Are we ready to meet the needs of environmental migrants, even after bearing witness to the devastation that lack of preparedness brings? Few countries or international organizations are prepared to deal with environmentally displaced people. A recent report by the EU Parliament found no specific legal protection for “environmentally displaced individuals” beyond temporary measures that fail to address long-lasting or permanent environmental damage to homelands. Identifying several key “protection gaps,” the report further highlighted how current political mechanisms, such as the Geneva Refugee Convention or Lisbon Treaty, are insufficient. Though several recommendations, including adding protocols on climate-induced migration to the U.N. Framework Convention on Climate Change, provide good first steps, the Environmental Justice Foundation contends that a new multilateral legal instrument is needed to specifically address environmental refugees.

Ultimately, we need complementary forms of protection that address core principles of relocation and resettlement, collective rights for local populations, international assistance for domestic measures, and international burden-sharing, as called for by Frank Biermann and Ingrid Boas in a Global Environmental Politics article.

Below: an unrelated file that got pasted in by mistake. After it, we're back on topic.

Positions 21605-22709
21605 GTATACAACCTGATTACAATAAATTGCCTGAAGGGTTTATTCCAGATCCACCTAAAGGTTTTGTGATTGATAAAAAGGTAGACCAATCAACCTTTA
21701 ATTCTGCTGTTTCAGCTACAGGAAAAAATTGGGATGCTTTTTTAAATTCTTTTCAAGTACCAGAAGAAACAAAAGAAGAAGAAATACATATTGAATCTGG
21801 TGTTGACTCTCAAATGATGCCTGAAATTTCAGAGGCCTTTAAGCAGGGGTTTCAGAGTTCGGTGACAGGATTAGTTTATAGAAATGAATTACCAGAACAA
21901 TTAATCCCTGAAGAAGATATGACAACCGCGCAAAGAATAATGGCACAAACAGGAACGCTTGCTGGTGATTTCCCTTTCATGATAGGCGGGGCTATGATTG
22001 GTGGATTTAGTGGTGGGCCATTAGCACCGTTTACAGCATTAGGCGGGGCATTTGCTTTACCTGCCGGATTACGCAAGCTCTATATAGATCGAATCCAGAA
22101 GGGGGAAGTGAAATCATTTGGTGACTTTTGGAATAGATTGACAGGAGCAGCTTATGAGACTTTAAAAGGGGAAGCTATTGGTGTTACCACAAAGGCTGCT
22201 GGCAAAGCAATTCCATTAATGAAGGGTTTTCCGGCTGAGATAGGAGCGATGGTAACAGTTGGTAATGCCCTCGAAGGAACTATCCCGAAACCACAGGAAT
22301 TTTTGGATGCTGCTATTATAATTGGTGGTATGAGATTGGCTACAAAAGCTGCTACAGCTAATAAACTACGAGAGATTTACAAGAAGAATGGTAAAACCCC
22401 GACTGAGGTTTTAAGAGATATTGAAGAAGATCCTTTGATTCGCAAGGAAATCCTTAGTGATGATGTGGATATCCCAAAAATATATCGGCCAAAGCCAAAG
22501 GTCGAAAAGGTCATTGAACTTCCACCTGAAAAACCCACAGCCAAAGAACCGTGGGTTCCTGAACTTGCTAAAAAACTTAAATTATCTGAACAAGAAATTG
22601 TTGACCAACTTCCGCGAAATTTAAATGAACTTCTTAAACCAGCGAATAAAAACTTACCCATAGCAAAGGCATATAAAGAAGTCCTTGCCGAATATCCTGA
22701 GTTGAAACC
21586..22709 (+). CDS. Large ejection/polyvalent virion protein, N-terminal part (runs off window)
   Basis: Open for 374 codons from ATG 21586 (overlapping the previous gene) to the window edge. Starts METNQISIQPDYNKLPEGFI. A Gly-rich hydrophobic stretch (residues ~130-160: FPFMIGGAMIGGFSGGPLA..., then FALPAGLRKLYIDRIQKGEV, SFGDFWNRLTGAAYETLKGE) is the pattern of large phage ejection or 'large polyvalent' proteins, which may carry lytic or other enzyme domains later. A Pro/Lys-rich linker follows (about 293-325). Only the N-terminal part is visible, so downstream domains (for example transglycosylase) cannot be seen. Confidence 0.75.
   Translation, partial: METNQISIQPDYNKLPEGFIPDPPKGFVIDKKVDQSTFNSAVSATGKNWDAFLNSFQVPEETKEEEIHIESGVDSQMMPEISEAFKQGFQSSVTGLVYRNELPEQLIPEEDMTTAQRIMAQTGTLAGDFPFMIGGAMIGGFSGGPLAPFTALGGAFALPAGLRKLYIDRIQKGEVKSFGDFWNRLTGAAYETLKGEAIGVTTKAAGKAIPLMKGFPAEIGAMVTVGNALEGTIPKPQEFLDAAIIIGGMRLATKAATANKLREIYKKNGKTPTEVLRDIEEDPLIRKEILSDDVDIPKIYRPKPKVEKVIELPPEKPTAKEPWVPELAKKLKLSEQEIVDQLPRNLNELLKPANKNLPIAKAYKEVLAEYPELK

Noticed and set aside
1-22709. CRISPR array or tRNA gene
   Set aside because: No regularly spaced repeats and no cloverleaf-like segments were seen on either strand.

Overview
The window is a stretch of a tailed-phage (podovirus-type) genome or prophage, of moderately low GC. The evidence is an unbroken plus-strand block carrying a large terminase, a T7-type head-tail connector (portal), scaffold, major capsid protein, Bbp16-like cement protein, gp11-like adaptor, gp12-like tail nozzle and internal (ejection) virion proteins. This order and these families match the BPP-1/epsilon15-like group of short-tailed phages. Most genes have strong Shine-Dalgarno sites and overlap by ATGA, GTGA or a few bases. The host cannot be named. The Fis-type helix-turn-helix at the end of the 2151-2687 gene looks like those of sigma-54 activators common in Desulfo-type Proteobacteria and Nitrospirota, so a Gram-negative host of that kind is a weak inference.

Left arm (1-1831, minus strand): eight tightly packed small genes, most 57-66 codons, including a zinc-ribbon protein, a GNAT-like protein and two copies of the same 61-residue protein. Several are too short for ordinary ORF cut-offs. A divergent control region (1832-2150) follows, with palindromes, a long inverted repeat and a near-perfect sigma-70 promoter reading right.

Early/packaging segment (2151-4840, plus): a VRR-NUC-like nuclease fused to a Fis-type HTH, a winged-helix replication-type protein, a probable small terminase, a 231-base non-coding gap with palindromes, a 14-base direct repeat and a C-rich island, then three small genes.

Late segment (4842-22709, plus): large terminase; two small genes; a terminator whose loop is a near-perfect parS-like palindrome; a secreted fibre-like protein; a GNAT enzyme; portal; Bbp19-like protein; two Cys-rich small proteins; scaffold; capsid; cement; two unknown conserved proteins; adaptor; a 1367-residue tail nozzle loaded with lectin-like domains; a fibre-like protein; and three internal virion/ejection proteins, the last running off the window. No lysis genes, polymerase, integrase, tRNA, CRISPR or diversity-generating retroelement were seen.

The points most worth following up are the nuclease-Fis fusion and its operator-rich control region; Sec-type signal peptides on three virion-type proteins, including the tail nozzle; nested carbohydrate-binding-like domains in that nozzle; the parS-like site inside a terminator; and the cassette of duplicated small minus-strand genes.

People will, as they have always done, undertake arduous journeys to meet their needs and those of their loved ones. As we change the world in ways that make homelands unproductive, dangerous and even uninhabitable, we force these journeys. The question is: How do we meet this cresting wave of migration? Do we catch that wave and ride it to a safer, more equitable, and prosperous global community — or do we crash in its surf?

Rodewald is director of conservation science at the Cornell Lab of Ornithology, faculty fellow at Cornell University’s Atkinson Center for a Sustainable Future, an associate professor in the Department of Natural Resources at Cornell University, and a Robert F. Schumann Faculty Fellow. Views expressed in her column are hers alone and do not represent those of these institutions.

Tags Climate change displaced person Forced migration John Kerry migration Refugee

The Hill has removed its comment section, as there are many other forums for readers to participate in the conversation. We invite you to join the discussion on Facebook and Twitter.

Most Popular

Load more


See all Video